Most window systems use a desktop metaphor. Part of this metaphor is the idea that system-level windows (representing, e.g., Emacs frames) are stacked in a notional third dimension perpendicular to the screen surface. The order induced by stacking is total and usually referred to as stacking (or Z-) order. Where the areas of two windows overlap, the one higher up in that order will (partially) cover the one underneath.
You can raise a frame to the top of that order or lower a
frame to its bottom by using the functions
lower-frame. You can restack a frame directly above or
below another frame using the function
Note that all functions described below will respect the adherence of
frames (and all other window-system windows) to their respective z-group
(see Position Parameters). For example, you usually cannot lower a
frame below that of the desktop window and you cannot raise a frame
z-group parameter is
nil above the window-system’s
taskbar or tooltip window.
This function raises frame frame (default, the selected frame) above all other frames belonging to the same or a lower z-group as frame. If frame is invisible or iconified, this makes it visible. If frame is a child frame (see Child Frames), this raises frame above all other child frames of its parent.
This function lowers frame frame (default, the selected frame) below all other frames belonging to the same or a higher z-group as frame. If frame is a child frame (see Child Frames), this lowers frame below all other child frames of its parent.
This function restacks frame1 below frame2. This implies
that if both frames are visible and their display areas overlap,
frame2 will (partially) obscure frame1. If the optional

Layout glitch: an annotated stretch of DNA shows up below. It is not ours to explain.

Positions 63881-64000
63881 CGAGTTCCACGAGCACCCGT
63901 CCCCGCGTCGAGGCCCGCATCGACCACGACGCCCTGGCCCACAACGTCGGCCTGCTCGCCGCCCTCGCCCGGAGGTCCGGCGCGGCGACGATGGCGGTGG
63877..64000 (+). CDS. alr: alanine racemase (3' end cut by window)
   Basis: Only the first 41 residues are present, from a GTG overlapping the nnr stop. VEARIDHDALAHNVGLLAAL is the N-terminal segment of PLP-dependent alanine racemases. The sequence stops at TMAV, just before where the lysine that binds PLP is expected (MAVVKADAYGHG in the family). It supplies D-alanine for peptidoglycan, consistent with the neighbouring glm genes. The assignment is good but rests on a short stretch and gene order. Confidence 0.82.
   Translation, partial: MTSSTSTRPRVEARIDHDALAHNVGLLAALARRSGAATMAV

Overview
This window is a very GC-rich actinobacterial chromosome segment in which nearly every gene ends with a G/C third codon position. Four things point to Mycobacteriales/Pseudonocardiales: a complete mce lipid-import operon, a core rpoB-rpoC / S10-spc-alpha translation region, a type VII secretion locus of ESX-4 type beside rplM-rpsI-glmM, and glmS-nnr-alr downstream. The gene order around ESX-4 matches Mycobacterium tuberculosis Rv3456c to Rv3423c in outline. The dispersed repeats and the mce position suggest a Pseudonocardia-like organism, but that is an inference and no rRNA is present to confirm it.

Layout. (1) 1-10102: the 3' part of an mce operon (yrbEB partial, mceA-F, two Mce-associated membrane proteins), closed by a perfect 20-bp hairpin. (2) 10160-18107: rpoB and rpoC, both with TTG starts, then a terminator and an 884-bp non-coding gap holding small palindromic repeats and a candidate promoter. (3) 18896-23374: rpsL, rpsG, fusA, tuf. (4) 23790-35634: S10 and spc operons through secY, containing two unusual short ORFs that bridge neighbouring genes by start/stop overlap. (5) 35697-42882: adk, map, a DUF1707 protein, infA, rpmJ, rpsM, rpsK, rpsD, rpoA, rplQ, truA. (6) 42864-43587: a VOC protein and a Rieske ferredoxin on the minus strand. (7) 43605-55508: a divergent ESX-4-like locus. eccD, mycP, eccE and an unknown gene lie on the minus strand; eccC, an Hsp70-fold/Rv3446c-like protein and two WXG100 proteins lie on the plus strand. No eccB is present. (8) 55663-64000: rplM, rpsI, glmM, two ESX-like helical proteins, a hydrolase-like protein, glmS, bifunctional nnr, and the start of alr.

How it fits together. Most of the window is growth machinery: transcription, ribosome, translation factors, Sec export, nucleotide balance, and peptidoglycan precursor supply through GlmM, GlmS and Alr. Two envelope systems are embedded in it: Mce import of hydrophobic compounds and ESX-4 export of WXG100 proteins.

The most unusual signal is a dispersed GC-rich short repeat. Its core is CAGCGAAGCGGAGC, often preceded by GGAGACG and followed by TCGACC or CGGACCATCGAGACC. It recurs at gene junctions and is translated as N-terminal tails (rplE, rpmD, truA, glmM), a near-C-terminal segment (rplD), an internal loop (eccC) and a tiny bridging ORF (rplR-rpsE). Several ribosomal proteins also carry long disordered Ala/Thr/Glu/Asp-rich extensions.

third argument above is non-
nil, this function restacks
frame1 above frame2. This means that if both frames are
visible and their display areas overlap, frame1 will (partially)
Technically, this function may be thought of as an atomic action performed in two steps: The first step removes frame1’s window-system window from the display. The second step reinserts frame1’s window into the display below (above if above is true) that of frame2. Hence the position of frame2 in its display’s Z (stacking) order relative to all other frames excluding frame1 remains unaltered.
Some window managers may refuse to restack windows.
Note that the effect of restacking will only hold as long as neither of
the involved frames is iconified or made invisible. You can use the
z-group (see Position Parameters) frame parameter to add a
frame to a group of frames permanently shown above or below other
frames. As long as a frame belongs to one of these groups, restacking
it will only affect its relative stacking position within that group.
The effect of restacking frames belonging to different z-groups is
undefined. You can list frames in their current stacking order with the
frame-list-z-order (see Finding All Frames).
If this is non-
nil, activation of the minibuffer raises the frame
that the minibuffer window is in.
On window systems, you can also enable auto-raising (on frame selection) or auto-lowering (on frame deselection) using frame parameters. See Window Management Parameters.
The concept of raising and lowering frames also applies to text terminal frames. On each text terminal, only the top frame is displayed at any one time.
This function returns the top frame on terminal. terminal
should be a terminal object, a frame (meaning that frame’s terminal),
nil (meaning the selected frame’s terminal). If it does not
refer to a text terminal, the return value is